GranFondo inspiring military, Invictus cyclists

Dave Silver Photography

Peter Mallett
Staff Writer

The steep hills of the scenic RBC GranFondo Whistler course aren’t keeping one Invictus Alumni from participating in this year’s GranFondo.

Major (Maj) Patrick Lévis of Esquimalt’s Canadian Armed Forces (CAF) Transition Group, who uses a wheelchair, says he’s looking forward to competing in the Invictus category at this year’s event despite the steep hills.

“I saw the GranFondo as an opportunity to be amongst other Invictus alumni and provide encouragement and support while also giving myself quite a gruelling physical challenge,” said Maj Lévis.

The RBC GranFondo Whistler cycling event has added the Veteran and Current Military and Invictus Alumni categories to support the Invictus Games 2025. When Maj Lévis learned that GranFondo was introducing an Invictus Alumni category, he registered immediately.

The event offers discounted rates for military members and free participation for former Invictus Games athletes to thank members for their service, says Neil McKinnon, founder of the RBC GranFondo Whistler.

“My father was a proud Canadian Military man, so naturally I am delighted to support the Invictus Games Vancouver Whistler 2025 as well as new opportunities for our valued service people, veterans and Invictus Alumni,” said McKinnon.

McKinnon’s father, Lieutenant-Colonel Albert James Keith MacKinnon, died in 1999. He was a Royal Canadian Air Force (RCAF) member and later worked in Esquimalt for Base Construction Engineering (BCEO).

The Invictus Games has inspired Maj Lévis to lead a physically active lifestyle. Since his Invictus Games experience, he’s been competing on multiple fronts in national and provincial competitions in para-kayaking, para-canoeing, rowing, and wheelchair tennis. He is also a Military Co-chair for the Defence Advisory Group for Persons with Disabilities (DAGPWD)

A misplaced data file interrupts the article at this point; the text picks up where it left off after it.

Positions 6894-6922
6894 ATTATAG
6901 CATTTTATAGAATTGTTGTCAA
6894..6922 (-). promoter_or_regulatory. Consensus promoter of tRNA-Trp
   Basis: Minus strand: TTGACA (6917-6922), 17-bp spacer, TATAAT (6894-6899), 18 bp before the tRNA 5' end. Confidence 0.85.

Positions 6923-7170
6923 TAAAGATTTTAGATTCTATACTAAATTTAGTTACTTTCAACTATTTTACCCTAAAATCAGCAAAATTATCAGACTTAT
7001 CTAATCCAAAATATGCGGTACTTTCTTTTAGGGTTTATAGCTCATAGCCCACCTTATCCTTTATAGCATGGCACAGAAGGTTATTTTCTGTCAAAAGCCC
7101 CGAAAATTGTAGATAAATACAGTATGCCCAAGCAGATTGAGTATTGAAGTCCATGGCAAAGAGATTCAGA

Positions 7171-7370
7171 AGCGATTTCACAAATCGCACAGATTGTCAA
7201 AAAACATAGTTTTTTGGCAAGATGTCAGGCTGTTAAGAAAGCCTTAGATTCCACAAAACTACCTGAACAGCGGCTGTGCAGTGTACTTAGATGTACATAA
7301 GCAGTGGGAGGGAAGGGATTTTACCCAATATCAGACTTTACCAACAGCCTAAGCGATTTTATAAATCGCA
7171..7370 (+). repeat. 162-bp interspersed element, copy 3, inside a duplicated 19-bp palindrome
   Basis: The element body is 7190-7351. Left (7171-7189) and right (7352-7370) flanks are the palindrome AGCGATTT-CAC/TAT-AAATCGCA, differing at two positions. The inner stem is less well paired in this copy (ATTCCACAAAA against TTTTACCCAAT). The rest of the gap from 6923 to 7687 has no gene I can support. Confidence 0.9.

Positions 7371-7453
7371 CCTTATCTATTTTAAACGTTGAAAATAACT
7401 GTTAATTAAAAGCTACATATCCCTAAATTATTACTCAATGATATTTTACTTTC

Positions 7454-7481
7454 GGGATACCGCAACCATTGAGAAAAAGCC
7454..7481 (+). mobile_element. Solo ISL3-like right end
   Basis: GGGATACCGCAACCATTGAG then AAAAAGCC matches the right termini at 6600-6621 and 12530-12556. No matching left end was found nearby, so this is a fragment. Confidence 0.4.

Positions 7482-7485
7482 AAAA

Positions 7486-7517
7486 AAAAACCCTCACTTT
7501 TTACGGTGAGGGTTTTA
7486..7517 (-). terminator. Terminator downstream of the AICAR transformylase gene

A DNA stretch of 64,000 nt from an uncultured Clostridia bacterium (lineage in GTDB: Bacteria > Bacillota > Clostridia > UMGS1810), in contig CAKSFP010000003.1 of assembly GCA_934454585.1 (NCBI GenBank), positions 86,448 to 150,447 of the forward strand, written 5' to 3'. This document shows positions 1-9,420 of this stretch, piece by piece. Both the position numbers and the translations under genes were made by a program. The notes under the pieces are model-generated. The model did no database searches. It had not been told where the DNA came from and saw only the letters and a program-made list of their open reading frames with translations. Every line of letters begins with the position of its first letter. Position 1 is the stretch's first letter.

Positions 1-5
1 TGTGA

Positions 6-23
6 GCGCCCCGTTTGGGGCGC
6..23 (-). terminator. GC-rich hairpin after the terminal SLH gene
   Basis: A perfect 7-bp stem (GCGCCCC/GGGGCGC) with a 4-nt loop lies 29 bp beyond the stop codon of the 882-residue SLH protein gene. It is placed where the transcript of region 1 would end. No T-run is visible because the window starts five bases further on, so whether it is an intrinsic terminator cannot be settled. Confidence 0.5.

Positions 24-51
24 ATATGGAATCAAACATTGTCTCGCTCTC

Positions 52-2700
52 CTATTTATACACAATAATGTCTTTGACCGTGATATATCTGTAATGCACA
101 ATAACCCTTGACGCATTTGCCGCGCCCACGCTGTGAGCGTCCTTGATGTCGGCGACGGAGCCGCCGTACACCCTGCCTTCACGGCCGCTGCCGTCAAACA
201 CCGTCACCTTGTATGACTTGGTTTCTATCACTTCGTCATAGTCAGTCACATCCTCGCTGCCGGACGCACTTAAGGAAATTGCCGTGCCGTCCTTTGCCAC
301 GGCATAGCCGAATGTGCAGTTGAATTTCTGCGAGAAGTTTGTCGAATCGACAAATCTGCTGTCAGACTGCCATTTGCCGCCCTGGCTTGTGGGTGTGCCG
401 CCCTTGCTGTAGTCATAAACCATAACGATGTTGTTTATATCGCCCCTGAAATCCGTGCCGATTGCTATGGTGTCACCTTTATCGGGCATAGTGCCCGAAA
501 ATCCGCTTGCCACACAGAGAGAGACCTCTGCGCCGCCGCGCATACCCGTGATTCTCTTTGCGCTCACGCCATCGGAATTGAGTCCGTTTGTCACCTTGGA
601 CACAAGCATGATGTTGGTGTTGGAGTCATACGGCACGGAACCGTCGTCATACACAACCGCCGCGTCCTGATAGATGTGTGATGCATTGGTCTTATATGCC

He first looked at using an adaptive bike to hand-cycle the course but realized this would prove next to impossible due to the steep inclines along the route, so instead, Maj Lévis will borrow his friend’s e-bike to participate in the 55 km MedioFondo.

“My left leg is functional but my right quad has no function so I will be relying on my left leg and the e-cycle to do the work,” he said. “The hills on the course are very steep and challenging so my overall goal is to start the race and participate and if I do not finish the entire course, I will not be ashamed.”

Maj Lévis was diagnosed with Post-Traumatic Stress Disorder following a deployment to Afghanistan in 2009. Then, during surgery to remove a cancerous tumour in his abdomen, his femoral nerve was damaged, and he was left with permanent mobility disability in his legs. He previously competed at the Invictus Games in The Hague in 2022 in wheelchair racing, wheelchair basketball, wheelchair rugby, sitting volleyball and indoor rowing. He has served 31 years in the CAF and was previously Deputy Commanding Officer of the Canadian Scottish Regiment (Princess Mary’s). Maj Lévis will end his military service later this year and pursue a career in Architectural Technology.

“We are delighted that this incredible sporting event has made this opportunity available to the Invictus family to help further our mission to foster greater understanding and respect for the dedicated individuals who serve this country,” said Peter Lawless, CEO of the Invictus Games Vancouver Whistler 2025.

North America’s largest GranFondo race organizers expect over 5,500 cyclists to compete in this year’s ride on the Sea-to-Sky Highway from Vancouver to Whistler. The ride began on Sept. 9, covering distances of up to 122 km with multiple competitive and non-competitive categories,  open to cyclists of all levels.

GranFondo cycling events began in Italy in the 1970s as a mass cycling festival with its name in English translating to ‘the big ride’. The RBC GranFondo Whistler was founded in 2010 and is a point-to-point annual cycling event.

2019 Whistler Grandfondo shot by Clint Trahan

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